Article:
Under certain circumstances, it may be appropriate to seek “punitive damages” from a defendant in a lawsuit. Such damages are intended to punish the defendant beyond making him/her/it pay for damages that compensate for various losses.
For example, in a car accident case, if a driver causing an accident drives at an excessive speed and weaves in and out of traffic, such behavior may rise to reckless conduct, rather than simple negligence, and punitive damages may be appropriate. Thankfully, such conduct is rather rare and most personal injury lawsuits do not involve reckless or intentional conduct and punitive damages.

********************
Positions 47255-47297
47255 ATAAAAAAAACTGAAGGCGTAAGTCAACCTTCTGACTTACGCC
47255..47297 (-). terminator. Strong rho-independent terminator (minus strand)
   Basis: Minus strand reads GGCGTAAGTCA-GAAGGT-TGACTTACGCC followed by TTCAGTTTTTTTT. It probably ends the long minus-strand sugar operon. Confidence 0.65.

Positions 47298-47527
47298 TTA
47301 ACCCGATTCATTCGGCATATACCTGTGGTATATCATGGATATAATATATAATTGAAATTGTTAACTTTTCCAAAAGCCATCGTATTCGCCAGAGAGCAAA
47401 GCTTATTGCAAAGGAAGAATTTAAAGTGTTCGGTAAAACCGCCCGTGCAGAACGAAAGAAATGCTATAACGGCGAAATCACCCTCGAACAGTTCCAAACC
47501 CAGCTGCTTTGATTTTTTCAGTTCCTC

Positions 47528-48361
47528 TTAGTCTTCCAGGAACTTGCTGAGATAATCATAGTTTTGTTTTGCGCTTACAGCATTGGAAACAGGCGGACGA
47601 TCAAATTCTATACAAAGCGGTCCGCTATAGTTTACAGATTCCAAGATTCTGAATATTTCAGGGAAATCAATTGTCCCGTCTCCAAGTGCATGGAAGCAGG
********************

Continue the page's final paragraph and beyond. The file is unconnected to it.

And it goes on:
Ohio Revised Code 2315.21 establishes that a court should bifurcate or split a trial involving punitive damages into two stages. That is, the jury should hear issues of liability and compensatory damages first, and then, if appropriate, the issue of punitive damages. The Ohio Supreme Court in Havel v. Villa St. Joseph confirmed that this code section offers a substantive right to litigants and is constitutional. The potential for jury confusion was a primary rationale for the court’s decision.
McKenzie & Snyder LLP represents injured individuals in personal injury and workers’ compensation cases in the Greater Cincinnati, Hamilton, and Dayton Area. Call us today for a free consultation.
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